Traveling the Brittany Coast: The charming Rothéneuf is close to Saint-Malo, and home to les Rochers Sculptes.

These are The Sculptured Stones of Rothéneuf.

When traveling Brittany and the Emerald Coast, try to include in your destination the sculptures of Rothéneuf. The small town sits on the winding coastal road of Brittany between Cancale and St Malo, and is a burgeoning ‘burb’ these days; new houses are going up, traffic quickly congests, but the tradeoff is worth it. Close to the fortressed city, full of the flavors of the sea to come home to, it holds the famous Bretagne quintessential charm. It is also home to les Rochers Sculptés, a ‘cliffside’ museum which draws many the curious soul. It’s well worth a stroll to the edge of town on a sunny day.

les Rochers Sculptés, Rothéneuf

As the story goes, Abbé Fouré retired from priesthood in Rothéneuf in the late 1800’s. Made deaf and dumb after suffering a stroke, he spent the last 10-15 years of his life carving/sculpting images in granite cliffs that face and fall to the sea. Ghosts, ghouls, gargoyles, one quite distinct sea monster, and clearly old friends and enemies — nearly 300 sculptures covered these cliffs — and though much of it has been lost to erosion and human traffic, much still remains.

It’s an odd assortment; not quite mythical, not quite magical, but most certainly an art form that people have found beguiling and perplexing — even to this day.

For the first time lifelong for me, I hit ‘vertigo’. So I clung to the cliff edge and planted one foot in front of the other into crumbling nooks and crannies; a new breath in for each step taken. One gentleman extended his hand which made all the difference.

I did not go down to the bottom and look up. Instead, I quickly discovered ledges and benches he carved into the cliffs– one of which I claimed.

Here, I could look out to sea. It was a mild, sunny day and the water was blue as can be. Light winds reminded me I was in luck with the weather, because on a stormy day? It would be impassable.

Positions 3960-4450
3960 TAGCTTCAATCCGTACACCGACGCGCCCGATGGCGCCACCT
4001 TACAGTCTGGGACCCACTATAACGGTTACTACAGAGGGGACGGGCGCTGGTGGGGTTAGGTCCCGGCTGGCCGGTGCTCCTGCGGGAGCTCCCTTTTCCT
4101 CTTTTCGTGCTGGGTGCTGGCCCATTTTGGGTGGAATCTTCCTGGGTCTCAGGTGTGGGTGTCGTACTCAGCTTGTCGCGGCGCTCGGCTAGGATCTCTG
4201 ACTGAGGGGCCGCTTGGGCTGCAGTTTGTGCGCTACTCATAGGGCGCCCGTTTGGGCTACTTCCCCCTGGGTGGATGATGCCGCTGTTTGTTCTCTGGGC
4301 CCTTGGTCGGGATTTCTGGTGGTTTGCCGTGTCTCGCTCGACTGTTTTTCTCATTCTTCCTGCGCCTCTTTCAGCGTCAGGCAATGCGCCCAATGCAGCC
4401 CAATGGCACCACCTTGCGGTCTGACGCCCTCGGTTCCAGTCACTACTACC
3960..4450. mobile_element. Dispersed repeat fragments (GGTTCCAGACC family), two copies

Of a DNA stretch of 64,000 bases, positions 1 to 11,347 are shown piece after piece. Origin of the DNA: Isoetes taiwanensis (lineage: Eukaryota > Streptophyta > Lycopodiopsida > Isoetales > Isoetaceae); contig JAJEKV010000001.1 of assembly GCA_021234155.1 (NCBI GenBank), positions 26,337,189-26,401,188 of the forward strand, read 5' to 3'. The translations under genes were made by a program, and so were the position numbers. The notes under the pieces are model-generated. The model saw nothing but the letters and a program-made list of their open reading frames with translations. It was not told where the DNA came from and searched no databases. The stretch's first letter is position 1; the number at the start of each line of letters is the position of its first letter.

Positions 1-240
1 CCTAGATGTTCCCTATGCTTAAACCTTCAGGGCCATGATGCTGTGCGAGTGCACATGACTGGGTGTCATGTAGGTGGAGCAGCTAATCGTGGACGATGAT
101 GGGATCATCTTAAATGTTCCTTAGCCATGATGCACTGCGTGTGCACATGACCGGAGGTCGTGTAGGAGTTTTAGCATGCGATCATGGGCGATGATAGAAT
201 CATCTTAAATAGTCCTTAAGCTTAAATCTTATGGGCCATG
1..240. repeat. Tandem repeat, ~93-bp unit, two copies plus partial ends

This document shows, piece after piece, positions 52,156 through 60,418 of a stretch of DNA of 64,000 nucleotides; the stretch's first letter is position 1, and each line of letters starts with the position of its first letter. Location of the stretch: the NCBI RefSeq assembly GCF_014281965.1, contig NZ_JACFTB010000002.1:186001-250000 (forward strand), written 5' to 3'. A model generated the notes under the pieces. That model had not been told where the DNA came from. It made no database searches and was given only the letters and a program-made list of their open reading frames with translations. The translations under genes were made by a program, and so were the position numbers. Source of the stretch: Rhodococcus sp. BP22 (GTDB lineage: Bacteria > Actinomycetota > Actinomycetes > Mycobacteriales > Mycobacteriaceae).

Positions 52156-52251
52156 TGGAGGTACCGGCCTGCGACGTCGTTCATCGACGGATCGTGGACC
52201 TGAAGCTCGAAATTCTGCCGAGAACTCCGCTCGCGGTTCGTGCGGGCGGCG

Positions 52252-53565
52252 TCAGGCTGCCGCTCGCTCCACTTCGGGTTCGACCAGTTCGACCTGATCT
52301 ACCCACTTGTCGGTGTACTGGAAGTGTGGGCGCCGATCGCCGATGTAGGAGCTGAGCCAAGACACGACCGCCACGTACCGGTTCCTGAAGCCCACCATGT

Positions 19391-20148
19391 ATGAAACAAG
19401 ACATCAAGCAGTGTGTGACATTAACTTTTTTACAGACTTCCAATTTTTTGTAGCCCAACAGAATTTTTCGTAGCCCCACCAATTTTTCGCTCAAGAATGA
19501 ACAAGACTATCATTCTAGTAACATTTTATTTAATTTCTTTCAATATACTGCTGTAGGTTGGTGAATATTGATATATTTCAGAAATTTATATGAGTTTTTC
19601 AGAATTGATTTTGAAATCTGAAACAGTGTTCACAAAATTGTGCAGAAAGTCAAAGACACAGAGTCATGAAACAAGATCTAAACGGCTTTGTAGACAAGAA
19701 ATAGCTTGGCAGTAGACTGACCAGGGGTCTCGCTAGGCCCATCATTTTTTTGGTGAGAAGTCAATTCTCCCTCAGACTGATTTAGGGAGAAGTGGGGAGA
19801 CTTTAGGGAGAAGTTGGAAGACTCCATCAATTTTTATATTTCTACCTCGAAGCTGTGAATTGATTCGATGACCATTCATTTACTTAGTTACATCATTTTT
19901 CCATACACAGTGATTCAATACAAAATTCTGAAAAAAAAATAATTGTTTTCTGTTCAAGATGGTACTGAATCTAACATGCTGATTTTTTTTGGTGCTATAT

Sitting still with it all was a treasure, my silver lining. Out popped carvings easily missed.

les Rochers Sculptés, Rothéneuf

I’d look twice to catch the shadow of some form … and there it was. Some were grotesque …some peaceful … some poised as guardians of the gate.

What grabbed me most about the work of Abbé Fouré, was not that it was beautiful. It isn’t. But it is extraordinary. Audacious with a hint of manic, revealing the workings of his own mind; some absolute necessity to carve in stone for perpetuity, as if this was ‘his own inner cathedral’ he brought forth, demons, saints and all, to return to over and over again on the cliffs he called home.

He also, apparently, was savvy to attracting tourists to his cliffs, and went about printing hundreds of picture postcards which he made available for purchase on site.

His art might be measured most by bewilderment. This curiosity lends to a constant stream of people who come to visit. While there late morning, probably two dozen were taking it in at the same time as I … though as I left, that stream was growing in size.


Follow local directional signs in Rothéneuf.

Small parking lot serves both les Rochers and Restaurant le Bénétin.

There are no guard or guide rails, no real steps left, i.e., not ‘arranged’ for visitors.

It is sauvage.

Come prepared; wear tread shoes, gauge your comfort level beforehand with climbing and hiking up and down cliff faces so you can enjoy the fullness.

Admission fee is 2,50 euros.

For the less intrepid, a fine dining restaurant is perched to your right as you enter, with stunning views out to sea. Reservations can be made online here: